Using ddply to select the first record of every group

I had a very long file of monetary transactions (about 207,000 rows) with about two handfuls of columns describing each transaction (including date).  The task I needed to perform on this file was to select the value from one of the categorical descriptor columns (called “appeal”) associated with the first transaction found for every ID in the file.  Luckily for me, the file was organized so that the older transactions came before the newer transactions.  The coding solution I used was pretty simple, but took maybe 5 – 10 minutes to complete.

Assuming the data frame is called ‘trans.file’, the numerical ID is called, ‘Num.ID’, and the categorical descriptor column of interest is called ‘appeal’, here’s the simple code:

first.appeal.by.id = ddply(trans.file, “Num.ID”, function (x) as.character(x$appeal[1]))

I do like simple, but I also like fast.  Is there a less computationally expensive way of doing this?  Please tell me if so :)

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11 thoughts on “Using ddply to select the first record of every group

  1. data.table package, something like

    dt <- data.table(trans.file, key=c('Num.ID'))
    dt[,.SD[1,], by=keys(dt)].

    On my iPad or I'd double check to get it right. Data.table is much faster than plyr when the number of groups get really large (like going by ID).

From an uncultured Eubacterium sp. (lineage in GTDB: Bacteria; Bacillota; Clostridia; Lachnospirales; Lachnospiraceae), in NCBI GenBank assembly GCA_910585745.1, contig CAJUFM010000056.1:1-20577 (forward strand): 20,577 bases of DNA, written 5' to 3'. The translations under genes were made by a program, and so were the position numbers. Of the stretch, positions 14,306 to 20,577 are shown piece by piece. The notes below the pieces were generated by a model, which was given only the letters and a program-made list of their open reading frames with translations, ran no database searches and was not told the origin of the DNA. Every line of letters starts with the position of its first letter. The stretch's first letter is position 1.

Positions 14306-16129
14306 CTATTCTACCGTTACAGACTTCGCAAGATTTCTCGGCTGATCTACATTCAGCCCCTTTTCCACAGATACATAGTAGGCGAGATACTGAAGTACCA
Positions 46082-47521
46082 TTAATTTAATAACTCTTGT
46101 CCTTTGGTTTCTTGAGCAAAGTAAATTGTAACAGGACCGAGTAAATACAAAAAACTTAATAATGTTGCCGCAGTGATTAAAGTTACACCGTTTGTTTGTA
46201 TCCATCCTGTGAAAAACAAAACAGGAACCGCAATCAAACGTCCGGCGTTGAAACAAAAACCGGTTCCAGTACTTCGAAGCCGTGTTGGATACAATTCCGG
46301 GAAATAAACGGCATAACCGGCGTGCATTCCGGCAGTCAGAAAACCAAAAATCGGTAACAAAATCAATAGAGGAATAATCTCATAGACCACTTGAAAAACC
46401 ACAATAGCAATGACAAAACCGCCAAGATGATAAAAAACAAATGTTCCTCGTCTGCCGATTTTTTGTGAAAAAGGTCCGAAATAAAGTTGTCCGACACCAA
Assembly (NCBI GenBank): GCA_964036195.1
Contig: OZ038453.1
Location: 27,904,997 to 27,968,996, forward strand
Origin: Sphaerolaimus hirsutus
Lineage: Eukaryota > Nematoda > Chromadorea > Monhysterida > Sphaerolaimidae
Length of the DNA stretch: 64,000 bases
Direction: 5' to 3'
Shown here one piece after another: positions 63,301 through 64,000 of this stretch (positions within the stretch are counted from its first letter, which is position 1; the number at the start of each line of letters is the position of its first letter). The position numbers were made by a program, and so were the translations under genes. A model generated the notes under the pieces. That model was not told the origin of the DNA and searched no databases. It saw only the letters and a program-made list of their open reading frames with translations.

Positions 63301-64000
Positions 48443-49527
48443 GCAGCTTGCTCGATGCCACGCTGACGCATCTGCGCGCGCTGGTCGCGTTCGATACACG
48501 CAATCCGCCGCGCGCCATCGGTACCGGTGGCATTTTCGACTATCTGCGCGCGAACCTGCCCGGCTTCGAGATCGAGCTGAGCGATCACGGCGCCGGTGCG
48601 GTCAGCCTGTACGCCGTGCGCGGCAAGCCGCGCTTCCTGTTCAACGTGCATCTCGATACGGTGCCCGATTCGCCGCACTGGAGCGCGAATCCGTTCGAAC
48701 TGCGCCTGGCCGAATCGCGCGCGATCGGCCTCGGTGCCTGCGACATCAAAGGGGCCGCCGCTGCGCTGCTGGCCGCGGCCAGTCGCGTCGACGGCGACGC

2. I’ll second Jason in looking at data.table.

    Assuming (perhaps wrongly) that Num.ID are going to be increasing:

    DT <- data.table(trans.file, key=c('Num.ID'))
    DT[,min(Num.ID),by=appeal]

    Have a look at datatable-intro section 2. Fast Grouping

  3. have you tried something like:
    dt.sorted <- dt[order(dt$Num.ID,date),]
    dt.first <- dt.sorted[c(TRUE,dt.sorted$Num.ID[1:(nrow(df)-1)] != df.sorted[2:nrow(df),1]),]
    essentially, it sorts over Num.ID and date and takes the first one. sort and vector comparison can occasionally be fast and are relatively optimized.

    • ah, since the data is already date sorted, we can sort only on Num.ID and use the stability of radix sort to make sure we get the first date for each ID.
      This method depends on ID being a small integer.

      The R code would be:
      dt.sorted <- dt[sort.list(as.integer(dt$Num.ID),method="radix"),]
      instead of:
      dt.sorted <- dt[order(dt$Num.ID,date),]
      which is possibly quicker.

  4. If Im understanding you correctly…I would have thought something like this would be direct to underlying C code. And shouldn’t over trouble a small PC or average laptop.

    # first occurrences
    first_occs= with(trans.file, match(unique(Num.ID), Num.ID))
    trans.file[first_occs,appeal.col]

  5. Did you try something like this:

    #Assuming the trans.file is already sorted, as you indicated above.
    first <- trans.file[!duplicated(trans.file$Num.ID), 'appeal']

    I use the duplicated function all the time, but never compared its speed with anything else.

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